The romance that so much rides on is about as sure-footed as a drunken elephant. Part of this is the failure of Pattinson to deliver a performance that doesn’t feel wooden and artificial, as if he’s posing more than acting. But the romance, which dominates the film’s narrative, is given such scant reasoning that it expects the audience to simply fill in the blanks. He’s a young, good-looking guy who loves animals. She loves animals. Her husband is a jerk, so what’s the problem? Naturally, she’d just run to whatever available catch she could find to escape her hell so anything that delves into more character detail would be a waste of time, right? The movie seems to think so. The love triangle all inhabit very rigidly defined parts. Just because a woman is married to a nasty guy doesn’t mean I instantly want her to get together with just any alternative. Sure this lady deserves to be treated better, but just because a film presents “Option B,” and that option happens to set teenage girls aflutter, doesn’t mean I’m rooting for “Option B” just because it’s not “Option A.” That’s not enough for me to make a satisfying romance, but that’s all Water for Elephants has its aim set on. I need more effort, movie. It’s no surprise that the romantic moments are the weakest parts of the film.
The real star of the movie is Rosie the elephant. She’s a natural performer and she’s got more presence than Witherspoon. I needed more moments with Rosie. After a somewhat boring first act, I started wishing that Rosie would replace someone in this dull love triangle. Imagine how much more interesting this movie would be if it was the heartbreaking story of one man, on woman, and one elephant. Maybe Jacob likes fat-bottomed girls. For animal lovers, there are some wince-inducing sequences of animal cruelty, mostly at the hands of the temperamental August.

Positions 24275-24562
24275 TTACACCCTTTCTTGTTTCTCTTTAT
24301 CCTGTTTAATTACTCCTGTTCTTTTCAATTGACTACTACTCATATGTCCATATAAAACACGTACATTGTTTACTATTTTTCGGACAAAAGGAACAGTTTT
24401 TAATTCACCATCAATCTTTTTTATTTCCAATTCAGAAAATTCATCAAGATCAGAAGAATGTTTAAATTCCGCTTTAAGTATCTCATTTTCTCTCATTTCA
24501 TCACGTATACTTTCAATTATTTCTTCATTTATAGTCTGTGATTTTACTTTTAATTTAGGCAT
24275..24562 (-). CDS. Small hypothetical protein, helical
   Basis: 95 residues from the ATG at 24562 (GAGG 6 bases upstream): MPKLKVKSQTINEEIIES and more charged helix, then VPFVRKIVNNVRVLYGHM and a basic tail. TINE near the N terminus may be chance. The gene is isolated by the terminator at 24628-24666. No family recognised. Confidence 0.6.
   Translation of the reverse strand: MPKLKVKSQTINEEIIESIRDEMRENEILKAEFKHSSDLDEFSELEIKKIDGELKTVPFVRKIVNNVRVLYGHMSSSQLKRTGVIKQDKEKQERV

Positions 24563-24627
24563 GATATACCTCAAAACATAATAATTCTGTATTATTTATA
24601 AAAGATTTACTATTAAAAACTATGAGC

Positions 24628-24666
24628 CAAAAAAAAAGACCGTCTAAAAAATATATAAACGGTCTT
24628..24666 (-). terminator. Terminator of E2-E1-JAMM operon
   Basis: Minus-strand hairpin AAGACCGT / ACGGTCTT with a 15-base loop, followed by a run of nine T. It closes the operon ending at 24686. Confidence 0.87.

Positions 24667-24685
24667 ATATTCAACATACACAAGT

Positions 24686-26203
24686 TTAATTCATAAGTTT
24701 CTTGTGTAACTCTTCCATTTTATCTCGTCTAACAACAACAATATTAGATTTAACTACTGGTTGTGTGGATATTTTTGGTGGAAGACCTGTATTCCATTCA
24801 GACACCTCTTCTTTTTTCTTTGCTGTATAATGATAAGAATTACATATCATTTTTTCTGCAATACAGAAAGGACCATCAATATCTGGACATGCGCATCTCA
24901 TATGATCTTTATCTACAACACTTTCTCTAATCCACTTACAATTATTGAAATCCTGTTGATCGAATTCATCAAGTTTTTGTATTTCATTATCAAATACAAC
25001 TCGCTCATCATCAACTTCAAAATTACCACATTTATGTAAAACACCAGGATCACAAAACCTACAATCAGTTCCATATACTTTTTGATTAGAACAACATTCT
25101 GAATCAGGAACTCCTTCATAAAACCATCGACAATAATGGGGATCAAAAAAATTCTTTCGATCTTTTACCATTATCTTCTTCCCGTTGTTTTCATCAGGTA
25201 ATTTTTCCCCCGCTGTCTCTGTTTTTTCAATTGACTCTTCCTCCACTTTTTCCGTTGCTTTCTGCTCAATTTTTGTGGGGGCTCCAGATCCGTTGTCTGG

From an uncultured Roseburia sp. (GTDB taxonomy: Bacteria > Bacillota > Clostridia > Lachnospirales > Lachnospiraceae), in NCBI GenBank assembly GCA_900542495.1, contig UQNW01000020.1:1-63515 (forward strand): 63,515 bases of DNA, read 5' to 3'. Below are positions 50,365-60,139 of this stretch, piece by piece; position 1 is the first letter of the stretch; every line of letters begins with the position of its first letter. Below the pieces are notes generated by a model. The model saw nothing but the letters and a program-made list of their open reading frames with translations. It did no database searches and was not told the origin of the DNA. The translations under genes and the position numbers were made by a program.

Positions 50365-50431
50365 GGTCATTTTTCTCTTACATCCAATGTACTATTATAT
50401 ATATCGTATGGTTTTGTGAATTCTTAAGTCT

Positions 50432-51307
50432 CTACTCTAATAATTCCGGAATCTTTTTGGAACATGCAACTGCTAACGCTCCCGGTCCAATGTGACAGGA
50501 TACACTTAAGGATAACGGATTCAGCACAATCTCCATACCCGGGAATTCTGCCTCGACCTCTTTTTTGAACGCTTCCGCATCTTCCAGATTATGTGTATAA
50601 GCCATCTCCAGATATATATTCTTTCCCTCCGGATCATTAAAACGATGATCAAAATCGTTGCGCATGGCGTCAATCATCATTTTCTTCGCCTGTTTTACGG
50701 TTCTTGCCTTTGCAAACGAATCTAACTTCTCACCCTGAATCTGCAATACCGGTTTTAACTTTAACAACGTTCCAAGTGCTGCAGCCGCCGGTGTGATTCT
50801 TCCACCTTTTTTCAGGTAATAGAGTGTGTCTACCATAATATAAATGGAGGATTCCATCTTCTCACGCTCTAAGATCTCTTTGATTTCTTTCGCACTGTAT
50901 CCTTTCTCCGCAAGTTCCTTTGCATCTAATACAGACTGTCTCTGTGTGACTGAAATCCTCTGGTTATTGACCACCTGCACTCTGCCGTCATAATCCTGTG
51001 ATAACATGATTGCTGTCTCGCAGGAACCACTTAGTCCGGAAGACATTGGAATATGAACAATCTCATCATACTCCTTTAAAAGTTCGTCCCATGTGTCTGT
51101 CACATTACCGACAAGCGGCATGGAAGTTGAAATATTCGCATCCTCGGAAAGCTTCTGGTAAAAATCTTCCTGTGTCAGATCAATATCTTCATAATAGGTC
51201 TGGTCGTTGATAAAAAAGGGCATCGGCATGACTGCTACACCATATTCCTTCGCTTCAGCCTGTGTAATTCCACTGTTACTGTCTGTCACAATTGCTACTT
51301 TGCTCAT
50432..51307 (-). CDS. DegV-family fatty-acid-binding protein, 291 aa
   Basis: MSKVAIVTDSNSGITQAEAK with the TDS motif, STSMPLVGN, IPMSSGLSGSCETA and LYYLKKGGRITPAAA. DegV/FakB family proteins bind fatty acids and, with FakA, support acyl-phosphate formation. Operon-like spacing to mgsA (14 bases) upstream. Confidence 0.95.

The very opening sets the story up for a colossal disaster in the end, and the fact that we are not delivered disaster is a disaster of storytelling (too much?). I’ll try and keep the spoilers in a general sense without going into specifics. The film is bookended by the framing device of Old Jacob (Hal Holbrook) leaving his nursing home to see a circus and tell his life’s story. During his conversation with a circus leader (Paul Schneider), the young man is taken aback when Old Jacob reveals he was apart of the Benzini Brothers troupe when “it” happened. We’re told that it’s like the third biggest circus disaster in history and it has reverberated through decades. I’m set up for something memorable. I’m set up for a tragic ending, likely involving Marlena so that their love will forever have that tinge of unrequited longing. Then when we do eventually head to our big moment in the big top, well it’s far from memorable. Once you assess the ending, you realize that there is very little to make it number three on history’s lists of circus-related mayhem. If this stuff registered as number three, what the hell was number four? A clown catching his hair on fire? And then the movie carries on to some ludicrously happy ending, which seemed tonally inappropriate given the mood of the film and the poorly written romance between Jacob and Marlena. I was prepared for something operatic and terrible, and skimping out on that after an exasperated setup makes me feel hoodwinked, like listening to August bark about the greatest sights and sounds imaginable when they’re all just a trick. Something tells me that screenwriter Richard LaGravenese (Freedom Writers, P.S. I Love You) was not intending to add some meta commentary on how his story is built for dissatisfaction.